Utrecht continues to improve its cycling network. Just two weeks ago another new route for uninterrupted cycling was opened as an alternative to an existing cycle route alongside a busy arterial with many traffic lights. Not so much to make cycling even quicker, but more to offer a viable alternative further away from traffic. That makes this new route attractive and safe. It also gives people the choice to take a route they feel is best for their needs.
The Utrecht Cremerstraat has been converted into a cycle street. The festive opening took place on Saturday 23rd of September last, when the municipal executive councillor for traffic, Lot van Hooijdonk, offered flowers to the “first user”. This marked the end of a project in which residents and other stakeholders had been involved since 2014. The city of Utrecht had organised three community events to inform everyone and to give people the opportunity to voice their concerns and give their ideas about the city’s preliminary plans. If you couldn’t make it to one of the information nights you could also leave your input on a website.
Not all residents were happy with this new “fast cycle route”. The word “fast” always confuses people. “We don’t want a bicycle freeway in our residential street!” some told the representatives of the city. But it is not the cycle speed that makes this a fast route, it is the fact that you can cycle without stopping. The smooth surface of red asphalt also makes a relatively high average speed possible without inconvenient bone shaking. Racing at speed is totally unnecessary and cycling will always take place at a lower speed than that of the cars also using the street.
The redesign was coordinated with two other projects in the area. The railway running parallel to the Cremerstraat just behind the park is currently being doubled from 2 to 4 tracks. The second project is the replacement of a main pipe line for the city’s heating system (that uses leftover industrial hot water to heat homes), also running parallel to the street and the railway. The redesign of the street is but a small project in comparison to those two projects. If you want to learn more about the why of this route, the report with the city’s answers to the stakeholders’ remarks about the preliminary design is a gold mine. Below is what the city answered to a number of questions put forward by mostly residents.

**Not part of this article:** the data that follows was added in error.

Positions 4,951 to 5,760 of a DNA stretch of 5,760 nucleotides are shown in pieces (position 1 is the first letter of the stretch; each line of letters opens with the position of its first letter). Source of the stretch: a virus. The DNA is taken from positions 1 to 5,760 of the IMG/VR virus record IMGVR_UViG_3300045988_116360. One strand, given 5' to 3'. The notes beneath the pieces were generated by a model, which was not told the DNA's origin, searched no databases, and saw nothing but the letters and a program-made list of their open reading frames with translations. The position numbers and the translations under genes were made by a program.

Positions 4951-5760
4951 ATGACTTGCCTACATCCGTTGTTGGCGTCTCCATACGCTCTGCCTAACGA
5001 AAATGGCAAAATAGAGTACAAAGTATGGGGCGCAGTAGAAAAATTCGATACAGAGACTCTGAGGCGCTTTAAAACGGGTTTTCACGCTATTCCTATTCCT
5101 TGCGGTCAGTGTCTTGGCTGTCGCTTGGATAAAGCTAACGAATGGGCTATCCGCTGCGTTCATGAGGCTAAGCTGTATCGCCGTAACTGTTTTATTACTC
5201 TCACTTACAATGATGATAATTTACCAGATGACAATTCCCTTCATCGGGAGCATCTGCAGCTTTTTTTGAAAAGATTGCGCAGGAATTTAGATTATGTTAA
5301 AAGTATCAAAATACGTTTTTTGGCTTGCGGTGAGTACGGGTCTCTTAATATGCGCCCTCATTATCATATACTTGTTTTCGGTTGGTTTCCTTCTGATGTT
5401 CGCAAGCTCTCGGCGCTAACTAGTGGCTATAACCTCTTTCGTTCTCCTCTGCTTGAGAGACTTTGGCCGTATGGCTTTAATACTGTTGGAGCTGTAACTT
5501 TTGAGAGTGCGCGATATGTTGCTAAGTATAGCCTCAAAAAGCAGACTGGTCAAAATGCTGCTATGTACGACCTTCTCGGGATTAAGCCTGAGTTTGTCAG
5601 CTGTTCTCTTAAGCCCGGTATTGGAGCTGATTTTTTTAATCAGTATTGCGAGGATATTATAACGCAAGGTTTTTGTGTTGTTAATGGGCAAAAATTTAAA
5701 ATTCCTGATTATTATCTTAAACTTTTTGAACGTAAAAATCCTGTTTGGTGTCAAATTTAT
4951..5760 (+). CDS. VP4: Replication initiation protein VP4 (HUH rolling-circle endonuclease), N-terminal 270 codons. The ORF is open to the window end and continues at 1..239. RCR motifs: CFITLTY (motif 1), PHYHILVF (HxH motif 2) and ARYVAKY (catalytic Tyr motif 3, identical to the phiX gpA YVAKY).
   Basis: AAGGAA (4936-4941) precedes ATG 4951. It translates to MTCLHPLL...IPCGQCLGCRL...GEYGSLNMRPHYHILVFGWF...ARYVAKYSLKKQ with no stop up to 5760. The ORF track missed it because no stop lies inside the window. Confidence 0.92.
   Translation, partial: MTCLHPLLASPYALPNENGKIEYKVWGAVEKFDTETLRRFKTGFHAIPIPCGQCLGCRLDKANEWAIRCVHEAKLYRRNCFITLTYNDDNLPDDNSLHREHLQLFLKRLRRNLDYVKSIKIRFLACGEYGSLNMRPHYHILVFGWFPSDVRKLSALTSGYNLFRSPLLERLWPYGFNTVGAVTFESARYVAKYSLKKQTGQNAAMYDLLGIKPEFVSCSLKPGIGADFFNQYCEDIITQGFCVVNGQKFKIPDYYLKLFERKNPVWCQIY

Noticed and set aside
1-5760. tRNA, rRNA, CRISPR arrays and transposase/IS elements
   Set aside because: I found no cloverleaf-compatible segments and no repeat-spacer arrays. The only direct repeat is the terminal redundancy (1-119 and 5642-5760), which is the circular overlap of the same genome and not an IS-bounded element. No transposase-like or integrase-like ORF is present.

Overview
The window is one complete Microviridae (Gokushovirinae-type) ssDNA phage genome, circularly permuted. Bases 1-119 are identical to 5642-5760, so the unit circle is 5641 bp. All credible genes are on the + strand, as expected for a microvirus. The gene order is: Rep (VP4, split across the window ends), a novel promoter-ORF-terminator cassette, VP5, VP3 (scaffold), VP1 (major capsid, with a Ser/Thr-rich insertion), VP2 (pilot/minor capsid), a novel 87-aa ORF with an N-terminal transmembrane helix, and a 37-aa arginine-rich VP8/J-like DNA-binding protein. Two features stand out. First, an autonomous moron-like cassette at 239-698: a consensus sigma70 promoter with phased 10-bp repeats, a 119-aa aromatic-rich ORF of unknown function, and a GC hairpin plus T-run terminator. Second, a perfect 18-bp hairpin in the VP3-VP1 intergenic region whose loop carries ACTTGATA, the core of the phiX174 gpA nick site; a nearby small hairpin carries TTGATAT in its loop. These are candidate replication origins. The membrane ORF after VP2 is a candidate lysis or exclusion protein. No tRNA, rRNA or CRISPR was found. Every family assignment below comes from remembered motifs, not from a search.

Some quotes from the report in which the city of Utrecht answered all questions of stakeholders. (No longer available on the internet.)
“Because of the new city expansion Leidsche Rijn many people now cycle between that residential area and the city centre. A high number of them uses the Cremerstraat. The Cremerstraat will be transformed into a cycle street because we want to add more safe and quiet routes to the existing cycle network. It will form an alternative to the busy Vleutenseweg. This increases the number of options for cycling.
Recent cycle streets, such as Troelstralaan, Zandweg and Vaalserberg/Oeral/Hondsrug have been built in a comparable way. We think this design is fitting for this type of streets. That also goes for the Cremerstraat.
Fast cycle routes are part of the urban main infrastructure. We do not only build that infrastructure for the residents of that particular area, but for all people cycling in Utrecht and the region. That means the interests of the residents cannot always prevail.
The part of the street used by moving traffic is currently about 3 metres wide. In the design we will make that 3.5 metres with an extra brick strip of 0.2 metres on either side. This makes the street 3.9 metres wide [slightly narrower than the advised 4 metres] but an optimum had to be found in which we lose as little green space as possible.
There are relatively few parking movements in the Cremerstraat and the motor traffic volume is low. Mainly residents park here because there are no shops or other amenities which would attract parking. Therefore, we feel the risk of dooring is very small and a width of 3.9 meters at the narrowest part is acceptable.